Another room of the office houses the San José Posible plans, hanging on walls and stacked in rolls. The project is quickly becoming a reality and should receive the necessary approval soon, Stagno said.

Building à la Costa Rica

Through their work, the couple seeks to promote ideas about architecture that, according to Stagno, Costa Rica helped inspire. As a young architect trained in Chile and France, Stagno s early experiences in Costa Rica caused him to consider the interdependence of architecture and environment in a new way. The country s pre-Columbian architecture showed acute awareness of its surroundings, and so did the non-indigenous architecture that followed, including Spanish colonial buildings, Victorian houses popular in the late 1800s, and the banana company housing of the 20th century, he said.

I realized they were all different: a pre-Columbian hut, a Spanish-style house, a Victorian house and the banana company housing, but they all had something in common: they adapted to their climate, he said.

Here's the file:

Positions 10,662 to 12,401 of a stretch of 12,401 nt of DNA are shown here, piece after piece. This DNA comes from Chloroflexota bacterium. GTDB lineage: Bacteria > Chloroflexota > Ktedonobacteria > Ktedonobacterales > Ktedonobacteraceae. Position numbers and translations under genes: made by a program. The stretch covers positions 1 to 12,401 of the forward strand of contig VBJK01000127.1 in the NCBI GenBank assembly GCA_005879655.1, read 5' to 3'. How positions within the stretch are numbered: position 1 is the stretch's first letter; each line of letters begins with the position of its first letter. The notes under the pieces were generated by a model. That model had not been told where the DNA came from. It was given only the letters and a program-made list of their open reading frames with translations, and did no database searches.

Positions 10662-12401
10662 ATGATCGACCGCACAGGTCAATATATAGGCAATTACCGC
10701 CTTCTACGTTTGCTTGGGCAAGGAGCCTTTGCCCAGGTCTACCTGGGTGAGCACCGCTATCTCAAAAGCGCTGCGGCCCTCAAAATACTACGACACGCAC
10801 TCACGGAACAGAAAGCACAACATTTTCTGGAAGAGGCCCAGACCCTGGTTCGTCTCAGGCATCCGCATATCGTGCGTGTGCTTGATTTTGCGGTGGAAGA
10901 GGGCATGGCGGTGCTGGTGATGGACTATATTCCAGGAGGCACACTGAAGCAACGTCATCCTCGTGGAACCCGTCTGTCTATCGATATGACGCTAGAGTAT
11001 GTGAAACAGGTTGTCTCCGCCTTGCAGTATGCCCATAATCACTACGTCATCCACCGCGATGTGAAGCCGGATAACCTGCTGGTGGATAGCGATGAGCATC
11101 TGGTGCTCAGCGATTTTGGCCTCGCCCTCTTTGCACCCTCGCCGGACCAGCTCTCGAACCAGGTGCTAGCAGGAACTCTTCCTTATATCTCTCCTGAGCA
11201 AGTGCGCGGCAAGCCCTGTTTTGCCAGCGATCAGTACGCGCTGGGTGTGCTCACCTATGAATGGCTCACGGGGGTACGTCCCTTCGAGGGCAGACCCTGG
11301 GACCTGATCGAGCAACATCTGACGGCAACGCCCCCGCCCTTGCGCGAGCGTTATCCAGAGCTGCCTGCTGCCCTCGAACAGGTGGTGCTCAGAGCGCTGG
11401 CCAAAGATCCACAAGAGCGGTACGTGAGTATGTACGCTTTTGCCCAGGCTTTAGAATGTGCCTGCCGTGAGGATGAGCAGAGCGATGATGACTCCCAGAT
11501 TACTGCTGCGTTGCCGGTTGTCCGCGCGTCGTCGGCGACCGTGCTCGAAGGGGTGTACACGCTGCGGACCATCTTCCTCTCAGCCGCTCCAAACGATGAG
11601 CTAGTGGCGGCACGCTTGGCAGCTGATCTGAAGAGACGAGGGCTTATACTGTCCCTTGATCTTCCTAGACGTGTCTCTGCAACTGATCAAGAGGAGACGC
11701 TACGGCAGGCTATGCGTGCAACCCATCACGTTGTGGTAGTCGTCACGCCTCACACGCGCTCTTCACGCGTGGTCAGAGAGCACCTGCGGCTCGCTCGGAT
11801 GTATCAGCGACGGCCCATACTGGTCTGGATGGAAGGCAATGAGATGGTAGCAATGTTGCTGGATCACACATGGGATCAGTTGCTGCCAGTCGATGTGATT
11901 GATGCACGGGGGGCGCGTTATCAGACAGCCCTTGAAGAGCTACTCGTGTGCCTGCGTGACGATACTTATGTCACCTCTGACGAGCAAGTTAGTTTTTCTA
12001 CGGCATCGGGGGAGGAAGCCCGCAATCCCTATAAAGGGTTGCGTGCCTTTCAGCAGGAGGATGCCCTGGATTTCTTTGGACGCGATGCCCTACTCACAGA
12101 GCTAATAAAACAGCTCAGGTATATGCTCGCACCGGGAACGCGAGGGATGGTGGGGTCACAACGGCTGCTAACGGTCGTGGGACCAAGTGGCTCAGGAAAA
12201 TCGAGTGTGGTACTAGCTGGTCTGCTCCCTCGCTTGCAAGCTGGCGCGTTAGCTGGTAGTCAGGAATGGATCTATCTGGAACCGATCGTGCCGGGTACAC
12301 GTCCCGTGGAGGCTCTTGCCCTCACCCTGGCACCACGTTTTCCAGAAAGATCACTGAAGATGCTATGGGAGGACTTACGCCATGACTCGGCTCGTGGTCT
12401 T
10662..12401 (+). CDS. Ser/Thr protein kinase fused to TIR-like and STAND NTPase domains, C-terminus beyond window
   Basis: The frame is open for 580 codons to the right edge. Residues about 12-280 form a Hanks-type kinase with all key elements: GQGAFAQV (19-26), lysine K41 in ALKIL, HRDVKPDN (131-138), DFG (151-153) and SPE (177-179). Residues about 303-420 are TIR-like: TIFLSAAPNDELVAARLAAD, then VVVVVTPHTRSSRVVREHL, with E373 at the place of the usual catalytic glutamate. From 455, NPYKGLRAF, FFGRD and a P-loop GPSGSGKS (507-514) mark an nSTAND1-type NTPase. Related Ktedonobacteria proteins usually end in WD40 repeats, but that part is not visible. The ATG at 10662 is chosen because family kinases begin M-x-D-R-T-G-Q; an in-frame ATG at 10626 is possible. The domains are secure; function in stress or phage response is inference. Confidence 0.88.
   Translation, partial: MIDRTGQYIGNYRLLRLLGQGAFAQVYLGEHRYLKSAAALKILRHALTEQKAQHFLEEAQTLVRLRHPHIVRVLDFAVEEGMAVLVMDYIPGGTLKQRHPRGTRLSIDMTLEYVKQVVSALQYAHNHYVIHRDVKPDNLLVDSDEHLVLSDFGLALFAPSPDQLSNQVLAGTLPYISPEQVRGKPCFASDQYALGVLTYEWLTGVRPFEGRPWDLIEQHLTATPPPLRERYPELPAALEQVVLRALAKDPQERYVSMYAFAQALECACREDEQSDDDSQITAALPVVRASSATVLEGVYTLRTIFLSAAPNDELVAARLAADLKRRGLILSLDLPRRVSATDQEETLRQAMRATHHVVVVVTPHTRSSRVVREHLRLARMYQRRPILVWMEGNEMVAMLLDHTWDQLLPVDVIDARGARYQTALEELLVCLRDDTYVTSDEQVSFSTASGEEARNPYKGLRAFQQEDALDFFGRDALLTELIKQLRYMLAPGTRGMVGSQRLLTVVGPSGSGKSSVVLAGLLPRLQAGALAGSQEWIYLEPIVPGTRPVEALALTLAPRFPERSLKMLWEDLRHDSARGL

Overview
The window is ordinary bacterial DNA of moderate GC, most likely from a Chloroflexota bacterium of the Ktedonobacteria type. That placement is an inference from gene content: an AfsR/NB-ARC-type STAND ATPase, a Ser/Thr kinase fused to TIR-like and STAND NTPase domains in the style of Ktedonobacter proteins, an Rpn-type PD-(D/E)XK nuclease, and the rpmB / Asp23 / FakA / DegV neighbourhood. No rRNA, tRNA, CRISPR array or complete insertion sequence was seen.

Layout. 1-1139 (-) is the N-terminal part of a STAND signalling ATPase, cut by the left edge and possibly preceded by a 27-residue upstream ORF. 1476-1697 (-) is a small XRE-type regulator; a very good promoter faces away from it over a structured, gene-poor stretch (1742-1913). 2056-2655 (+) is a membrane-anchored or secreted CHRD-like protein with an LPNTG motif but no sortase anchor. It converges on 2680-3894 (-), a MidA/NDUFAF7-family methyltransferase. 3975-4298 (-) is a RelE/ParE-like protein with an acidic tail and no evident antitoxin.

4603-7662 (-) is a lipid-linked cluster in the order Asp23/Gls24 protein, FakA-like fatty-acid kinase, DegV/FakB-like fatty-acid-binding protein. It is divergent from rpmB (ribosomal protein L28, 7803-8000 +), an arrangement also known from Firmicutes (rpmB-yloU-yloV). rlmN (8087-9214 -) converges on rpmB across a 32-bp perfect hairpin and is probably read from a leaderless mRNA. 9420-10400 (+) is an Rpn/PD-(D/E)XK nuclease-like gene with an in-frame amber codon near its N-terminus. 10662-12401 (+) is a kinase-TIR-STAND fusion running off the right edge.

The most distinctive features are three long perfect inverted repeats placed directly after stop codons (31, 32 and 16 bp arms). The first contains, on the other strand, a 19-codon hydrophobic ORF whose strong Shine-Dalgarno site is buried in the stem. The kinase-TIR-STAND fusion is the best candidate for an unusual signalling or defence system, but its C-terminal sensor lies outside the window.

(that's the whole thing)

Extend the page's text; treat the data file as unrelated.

This wisdom existed before, and we ve lost it, even because of architects themselves because for an architect it s much easier to design a glass box than to design windows, mechanisms.

We have to learn again from traditional architecture, he added. One has to take advantage of climate as a design resource.

Often, the difference between a wasteful building and an environmentally friendly one comes down to small features, he said. Especially in areas that experience extreme temperatures, details such as adding an overhang to reduce sunlight on a glass surface, or adding windows to allow for greater air circulation, can save thousands of dollars in energy bills.